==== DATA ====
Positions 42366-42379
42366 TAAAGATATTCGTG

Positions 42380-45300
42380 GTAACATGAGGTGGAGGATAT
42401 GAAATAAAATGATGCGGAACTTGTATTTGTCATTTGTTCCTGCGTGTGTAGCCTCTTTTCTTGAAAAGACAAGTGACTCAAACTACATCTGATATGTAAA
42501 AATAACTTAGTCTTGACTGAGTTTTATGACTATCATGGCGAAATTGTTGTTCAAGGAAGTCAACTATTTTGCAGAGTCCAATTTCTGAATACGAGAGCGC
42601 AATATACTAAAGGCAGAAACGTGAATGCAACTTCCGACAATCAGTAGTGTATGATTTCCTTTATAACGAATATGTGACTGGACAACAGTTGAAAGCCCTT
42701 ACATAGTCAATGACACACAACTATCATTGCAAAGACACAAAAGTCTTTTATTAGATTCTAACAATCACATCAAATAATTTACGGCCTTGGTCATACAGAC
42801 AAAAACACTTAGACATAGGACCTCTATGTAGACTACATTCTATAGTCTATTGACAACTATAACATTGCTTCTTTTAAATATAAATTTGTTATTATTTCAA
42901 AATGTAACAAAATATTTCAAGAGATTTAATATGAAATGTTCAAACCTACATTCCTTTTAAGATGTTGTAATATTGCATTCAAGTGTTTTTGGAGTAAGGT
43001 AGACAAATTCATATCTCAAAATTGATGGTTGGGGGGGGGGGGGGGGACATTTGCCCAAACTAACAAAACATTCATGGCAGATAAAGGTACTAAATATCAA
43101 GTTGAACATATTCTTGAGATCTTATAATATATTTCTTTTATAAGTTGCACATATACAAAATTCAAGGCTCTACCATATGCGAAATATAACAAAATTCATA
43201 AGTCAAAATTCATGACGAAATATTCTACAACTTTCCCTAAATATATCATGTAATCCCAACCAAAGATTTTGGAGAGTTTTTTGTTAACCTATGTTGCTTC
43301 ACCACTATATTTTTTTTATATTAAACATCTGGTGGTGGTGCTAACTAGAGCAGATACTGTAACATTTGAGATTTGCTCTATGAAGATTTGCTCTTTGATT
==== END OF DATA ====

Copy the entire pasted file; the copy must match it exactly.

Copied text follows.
Positions 42366-42379
42366 TAAAGATATTCGTG

Positions 42380-45300
42380 GTAACATGAGGTGGAGGATAT
42401 GAAATAAAATGATGCGGAACTTGTATTTGTCATTTGTTCCTGCGTGTGTAGCCTCTTTTCTTGAAAAGACAAGTGACTCAAACTACATCTGATATGTAAA
42501 AATAACTTAGTCTTGACTGAGTTTTATGACTATCATGGCGAAATTGTTGTTCAAGGAAGTCAACTATTTTGCAGAGTCCAATTTCTGAATACGAGAGCGC
42601 AATATACTAAAGGCAGAAACGTGAATGCAACTTCCGACAATCAGTAGTGTATGATTTCCTTTATAACGAATATGTGACTGGACAACAGTTGAAAGCCCTT
42701 ACATAGTCAATGACACACAACTATCATTGCAAAGACACAAAAGTCTTTTATTAGATTCTAACAATCACATCAAATAATTTACGGCCTTGGTCATACAGAC
42801 AAAAACACTTAGACATAGGACCTCTATGTAGACTACATTCTATAGTCTATTGACAACTATAACATTGCTTCTTTTAAATATAAATTTGTTATTATTTCAA
42901 AATGTAACAAAATATTTCAAGAGATTTAATATGAAATGTTCAAACCTACATTCCTTTTAAGATGTTGTAATATTGCATTCAAGTGTTTTTGGAGTAAGGT
43001 AGACAAATTCATATCTCAAAATTGATGGTTGGGGGGGGGGGGGGGGACATTTGCCCAAACTAACAAAACATTCATGGCAGATAAAGGTACTAAATATCAA
43101 GTTGAACATATTCTTGAGATCTTATAATATATTTCTTTTATAAGTTGCACATATACAAAATTCAAGGCTCTACCATATGCGAAATATAACAAAATTCATA
43201 AGTCAAAATTCATGACGAAATATTCTACAACTTTCCCTAAATATATCATGTAATCCCAACCAAAGATTTTGGAGAGTTTTTTGTTAACCTATGTTGCTTC
43301 ACCACTATATTTTTTTTATATTAAACATCTGGTGGTGGTGCTAACTAGAGCAGATACTGTAACATTTGAGATTTGCTCTATGAAGATTTGCTCTTTGATT